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Waiting on God

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By on April 1, 2021

It’s been over one year and I’m still waiting.

Waiting for life beyond colour coded stages. Waiting for a vaccine. Waiting in lineups for groceries. Waiting in self-isolation. Waiting to have family and friends over for dinner. Waiting to greet people with handshakes instead of elbows. Waiting to meet in a room rather than on Zoom. 

I’m still waiting.

“Waiting on the World to Change”, as John Mayer put it, is a tiring pastime. When I feel exhausted and more than a bit powerless to effect the change I’m hoping for it can be very demoralizing. You might know how it feels. Yet ‘waiting’ need not only describe a passive stance toward something; ‘waiting’ can also be a very creative and active way of inhabiting the world around us.

I recall a sermon illustration from many years ago about the art of waiting a table. Be it in a neighbour’s home, in a local hole-in-the-wall, or in the most glamourous restaurants in town, the art of waiting a table is by no means a passive activity!

To my eye, the most gracious, humane, and skillful waiters are characterized by their scrupulous attentiveness to both the individual needs and social dynamics unfolding before them at the tables they ‘wait on’. Waiting a table requires discernment to choose the right moment for initiative or for patience; knowing when it is best to ask a clarifying question or to simply trust your gut. An excellent waiter can anticipate needs before they become crises and artfully fulfills those needs with a pacing that neither chokes nor rushes the rhythm of a meal but, rather, gives ‘space’ for it to unfold naturally. 

What I’m trying to say is that the waiter’s waiting is neither ambivalent nor controlling, and it is certainly not passive or disengaged. The waiter’s waiting is attentiveness embodied. Through attentiveness, the waiter becomes a creative participant in ‘the meal’, actively discerning his or her role within larger drama of its unfolding.

Perhaps this is the kind of ‘waiting’ we need to keep in mind as we ‘wait out’ the weeks and months of pandemic life still ahead of us. 

To whom, or to what, or where might God be inviting us to wait on him? 

How might you attend to God in the individual needs and social dynamics unfolding in our parish communities? 

How might you discern the right moments for further enquiry or act intuitively? 

How might you anticipate needs before they become crises yet artfully fulfill them with self control and at a pace that upholds the dignity of everyone involved?

Waiting on God is no pastime. It is an act of faith and it can be done in every circumstance of life. In fact, our scriptures bear witness to the experience of waiting on God time and time again. Angels, patriarchs, prophets, the psalmists, Jesus, the apostles and disciples all speak about waiting on God. Very few of these aforementioned ‘waiters’ are ambivalent about their circumstances. Rather they respond out of their attentiveness to the personal needs and social dynamics surrounding them at the various ‘tables’ they are called to wait on in life:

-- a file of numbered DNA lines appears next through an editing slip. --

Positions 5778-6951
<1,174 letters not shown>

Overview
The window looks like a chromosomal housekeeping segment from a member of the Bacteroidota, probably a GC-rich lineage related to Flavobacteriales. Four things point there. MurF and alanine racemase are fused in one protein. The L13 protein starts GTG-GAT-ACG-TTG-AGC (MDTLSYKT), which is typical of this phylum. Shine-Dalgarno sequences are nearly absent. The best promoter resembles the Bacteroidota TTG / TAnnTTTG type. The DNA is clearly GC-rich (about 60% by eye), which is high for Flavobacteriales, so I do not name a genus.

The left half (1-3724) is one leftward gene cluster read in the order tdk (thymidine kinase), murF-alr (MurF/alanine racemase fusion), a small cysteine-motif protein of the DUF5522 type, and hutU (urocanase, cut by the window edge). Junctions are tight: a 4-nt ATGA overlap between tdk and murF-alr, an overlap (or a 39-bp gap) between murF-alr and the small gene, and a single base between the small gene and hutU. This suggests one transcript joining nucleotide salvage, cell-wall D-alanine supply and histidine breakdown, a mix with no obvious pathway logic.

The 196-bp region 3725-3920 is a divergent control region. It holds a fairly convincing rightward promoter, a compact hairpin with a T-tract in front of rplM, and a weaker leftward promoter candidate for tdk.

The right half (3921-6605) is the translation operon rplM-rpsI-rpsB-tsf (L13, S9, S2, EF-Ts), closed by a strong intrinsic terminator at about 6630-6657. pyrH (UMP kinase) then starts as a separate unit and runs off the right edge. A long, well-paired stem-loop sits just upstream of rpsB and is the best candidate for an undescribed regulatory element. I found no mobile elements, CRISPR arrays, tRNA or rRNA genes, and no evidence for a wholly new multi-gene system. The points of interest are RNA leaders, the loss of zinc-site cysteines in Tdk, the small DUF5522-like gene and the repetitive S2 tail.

• The Psalmists and Job are attentive to the gap between the promises of God and the reality of their circumstances and so cry out in complaint for justice: “Do not let those who wait for you be put to shame!” (Ps 25.3) shouts the psalmist, and Job asks in exasperation “What is my strength, that I should wait?” (Job 6.11)

• Isaiah is attentive to the despair of exiled Israel and so draws everyone’s attention to the transcendent nearness of God to remind everyone that they are not forgotten: “But those who wait for the Lord shall renew their strength” (Is 40.31)

• The angels attended to the trials Jesus endured in the wilderness of Judea, fulfilling their vocation as messengers of God’s unconditional favour and love: “[Jesus] was in the wilderness forty days…and the angels waited on him” (Mk 1.13)

• Paul was attentive to the gap between wealthy and fixed-incomed Christians gathering around the Lord’s Table in Corinth and reprimands the privileged to stop and think twice before they neglect to care for their own sisters and brothers: “So then, my brothers and sisters, when you come together to eat, wait for one another” (1 Cor 11.33)

• The Resurrected Jesus is attentive to the future that God is giving to his witnesses at Pentecost and urges his disciples to not flee Jerusalem but wait: “[Jesus] ordered them not to leave Jerusalem, but to wait there for the promise of the Father” (Acts 1.4)

These waiters on God are far from ambivalent about the circumstances they are living through but instead engage in the questions their waiting provokes.

How will I ‘wait on God’ in the continuing drama of pandemic life?

Will I be attentive to the gaps between promise and reality? To the despair of exiled and isolated people? To the personal trials of others and to the numerous inequalities my privilege blinds me to? Will I be attentive to the future God is holding out for us in Spirit of the Risen Christ?

How will I respond? How will you?

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